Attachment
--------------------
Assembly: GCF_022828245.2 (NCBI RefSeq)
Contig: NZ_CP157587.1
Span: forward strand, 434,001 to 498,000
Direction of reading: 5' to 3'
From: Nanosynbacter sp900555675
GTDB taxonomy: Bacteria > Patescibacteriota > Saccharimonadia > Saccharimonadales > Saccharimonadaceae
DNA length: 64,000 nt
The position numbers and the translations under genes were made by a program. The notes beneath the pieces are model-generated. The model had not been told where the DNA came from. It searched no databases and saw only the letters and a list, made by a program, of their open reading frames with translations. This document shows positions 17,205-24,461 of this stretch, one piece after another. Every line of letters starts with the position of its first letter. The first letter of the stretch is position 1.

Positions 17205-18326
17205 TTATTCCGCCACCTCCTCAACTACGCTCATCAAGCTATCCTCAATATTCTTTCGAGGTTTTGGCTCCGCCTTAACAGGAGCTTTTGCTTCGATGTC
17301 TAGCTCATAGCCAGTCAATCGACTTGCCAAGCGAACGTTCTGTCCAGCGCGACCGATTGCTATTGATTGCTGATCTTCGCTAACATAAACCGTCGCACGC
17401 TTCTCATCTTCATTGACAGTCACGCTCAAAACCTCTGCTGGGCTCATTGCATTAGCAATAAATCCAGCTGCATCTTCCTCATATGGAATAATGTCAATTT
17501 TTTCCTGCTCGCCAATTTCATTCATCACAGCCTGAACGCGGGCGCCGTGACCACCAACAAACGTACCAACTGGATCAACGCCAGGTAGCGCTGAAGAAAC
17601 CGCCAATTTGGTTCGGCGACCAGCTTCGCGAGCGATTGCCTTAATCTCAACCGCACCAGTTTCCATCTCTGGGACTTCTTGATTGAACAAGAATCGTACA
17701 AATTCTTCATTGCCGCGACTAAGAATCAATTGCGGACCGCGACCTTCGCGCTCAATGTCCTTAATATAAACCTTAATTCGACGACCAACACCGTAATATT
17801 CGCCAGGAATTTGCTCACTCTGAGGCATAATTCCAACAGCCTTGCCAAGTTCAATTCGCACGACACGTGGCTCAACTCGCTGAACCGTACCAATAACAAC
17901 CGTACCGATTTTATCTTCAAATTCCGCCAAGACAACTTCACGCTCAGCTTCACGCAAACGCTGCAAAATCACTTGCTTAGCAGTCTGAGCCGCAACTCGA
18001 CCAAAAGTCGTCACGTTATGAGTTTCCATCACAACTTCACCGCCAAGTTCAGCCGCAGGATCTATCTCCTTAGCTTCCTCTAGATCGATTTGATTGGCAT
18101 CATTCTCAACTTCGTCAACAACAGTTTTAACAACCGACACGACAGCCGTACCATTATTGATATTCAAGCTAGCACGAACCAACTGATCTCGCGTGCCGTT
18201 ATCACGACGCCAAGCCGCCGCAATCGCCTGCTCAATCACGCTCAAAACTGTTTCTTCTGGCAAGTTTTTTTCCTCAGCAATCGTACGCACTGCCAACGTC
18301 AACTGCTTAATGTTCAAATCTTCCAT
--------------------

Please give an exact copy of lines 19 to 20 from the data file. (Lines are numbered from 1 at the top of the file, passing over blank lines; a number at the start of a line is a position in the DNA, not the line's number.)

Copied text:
18101 CATTCTCAACTTCGTCAACAACAGTTTTAACAACCGACACGACAGCCGTACCATTATTGATATTCAAGCTAGCACGAACCAACTGATCTCGCGTGCCGTT
18201 ATCACGACGCCAAGCCGCCGCAATCGCCTGCTCAATCACGCTCAAAACTGTTTCTTCTGGCAAGTTTTTTTCCTCAGCAATCGTACGCACTGCCAACGTC